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The Ultimate Mysis Shrimp Vs Brine Shrimp Comparison!

After publishing our article comparing daphnia and brine shrimp, we have noticed more and more people reaching out about a dedicated mysis shrimp vs brine shrimp article so we wanted to publish this to try and help as many of our readers as possible.

There are a large number of people on social media saying that mysis shrimp and brine shrimp can be used interchangeable and although this is true in some situations, it is not correct for all use cases so we hope that we will be able to clear this up for some of our readers.

Both mysis shrimp and brine shrimp can be an excellent food source for fish, corals, and anemones depending on your aquarium setup but fry can struggle with mysis shrimp due to the larger size.

Brine shrimp tends to be better for younger fish and older dry but brine shrimp are still often too large for fish fry that has only just started moving freely with microworms often being a better option for young fry.

One thing that may be the deciding factor for many of our readers is simply the availability of the food sources in your area.

The majority of people should easily be able to find brine shrimp making it the default option in many cases while also usually having a lower price tag too.

Many people will struggle to find mysis shrimp in their area though unless they order them online but mysis shrimp will usually be more expensive than brine shrimp while also serving a very similar purpose.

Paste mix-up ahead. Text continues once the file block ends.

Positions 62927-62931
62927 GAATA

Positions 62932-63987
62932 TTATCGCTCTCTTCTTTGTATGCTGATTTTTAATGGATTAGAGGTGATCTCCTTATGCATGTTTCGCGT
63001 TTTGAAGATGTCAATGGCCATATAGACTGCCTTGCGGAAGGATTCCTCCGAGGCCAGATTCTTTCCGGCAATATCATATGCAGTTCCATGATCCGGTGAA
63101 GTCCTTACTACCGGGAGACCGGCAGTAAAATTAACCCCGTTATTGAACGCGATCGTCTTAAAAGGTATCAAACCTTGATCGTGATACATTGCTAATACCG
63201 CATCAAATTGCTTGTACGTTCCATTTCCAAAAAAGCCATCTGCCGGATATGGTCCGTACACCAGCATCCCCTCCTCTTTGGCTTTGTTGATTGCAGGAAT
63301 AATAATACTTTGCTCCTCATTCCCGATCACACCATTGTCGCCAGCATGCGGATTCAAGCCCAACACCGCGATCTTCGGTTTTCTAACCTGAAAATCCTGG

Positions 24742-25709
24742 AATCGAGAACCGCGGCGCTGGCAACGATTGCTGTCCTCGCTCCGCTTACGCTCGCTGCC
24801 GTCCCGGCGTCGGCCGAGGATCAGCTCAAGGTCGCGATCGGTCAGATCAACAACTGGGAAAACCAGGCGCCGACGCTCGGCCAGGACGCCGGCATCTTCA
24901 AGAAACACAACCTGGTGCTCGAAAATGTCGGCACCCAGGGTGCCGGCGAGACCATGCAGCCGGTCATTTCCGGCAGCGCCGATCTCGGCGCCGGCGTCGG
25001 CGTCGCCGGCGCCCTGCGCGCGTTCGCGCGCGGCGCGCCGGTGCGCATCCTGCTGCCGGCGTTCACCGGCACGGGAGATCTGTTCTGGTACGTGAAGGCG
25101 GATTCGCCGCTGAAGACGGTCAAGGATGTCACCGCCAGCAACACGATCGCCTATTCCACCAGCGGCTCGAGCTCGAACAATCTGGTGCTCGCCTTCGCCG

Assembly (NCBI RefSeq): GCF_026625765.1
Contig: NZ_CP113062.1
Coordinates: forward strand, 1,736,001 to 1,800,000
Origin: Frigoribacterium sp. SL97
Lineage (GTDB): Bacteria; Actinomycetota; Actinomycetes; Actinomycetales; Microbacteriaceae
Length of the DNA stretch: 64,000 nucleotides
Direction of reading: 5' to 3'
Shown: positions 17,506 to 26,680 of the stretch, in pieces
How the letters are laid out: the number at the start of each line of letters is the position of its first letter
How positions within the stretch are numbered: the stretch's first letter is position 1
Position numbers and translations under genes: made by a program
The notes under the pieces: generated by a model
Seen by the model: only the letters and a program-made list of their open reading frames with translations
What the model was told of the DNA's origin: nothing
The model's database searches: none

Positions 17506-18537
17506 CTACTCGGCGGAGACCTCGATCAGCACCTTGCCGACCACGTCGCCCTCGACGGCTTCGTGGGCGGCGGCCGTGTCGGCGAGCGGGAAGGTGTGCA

What Will Eat Mysis Shrimp And Brine Shrimp?

Many species of fish will happily eat both brine shrimp or mysis shrimp as a treat food without issue.

Fry and younger fish for some of the smaller species can end up having problems with mysis shrimp though due to their small size.

Most corals and anemones will also eat both brine shrimp or mysis shrimp with minimal issues too making them a great food source if you can find them.

If you are specifically looking for something to feed corals then brine shrimp may not be the best option for larger corals as they may not be able to grab the shrimp well.

This is where the larger size of the mysis shrimp help to score them points as it can be easier for some corals to grab them but even then, some of the largest corals may require other food sources.

Due to brine shrimp being such a popular food source for so many of the fish species that are commonly kept within the fish keeping hobby, many people will get a brine shrimp hatchery as it works out much cheaper in the long run. It allows you to breed brine shrimp and provides your aquariums with a consistent supply of healthy, fresh shrimp that your fish will love.

Live, Frozen, Or Freeze Dried Shrimp?

Both brine shrimp and mysis shrimp are available in live, frozen, and freeze dried varieties but the mysis shrimp can be far more difficult to find in many areas than brine shrimp.

Each option usually has a very different price point too with live shrimp being the more expensive usually but freeze dried or frozen being cheaper.

As we covered in our article going over feeding frozen brine shrimp to your fish, when it comes to the nutritional values of your brine shrimp and mysis shrimp, you will often find that there is more nutrition in your shrimp that are frozen or even freeze dried compared to the live shrimp.

This is the total opposite to what many people initially think who are new to the fish keeping hobby.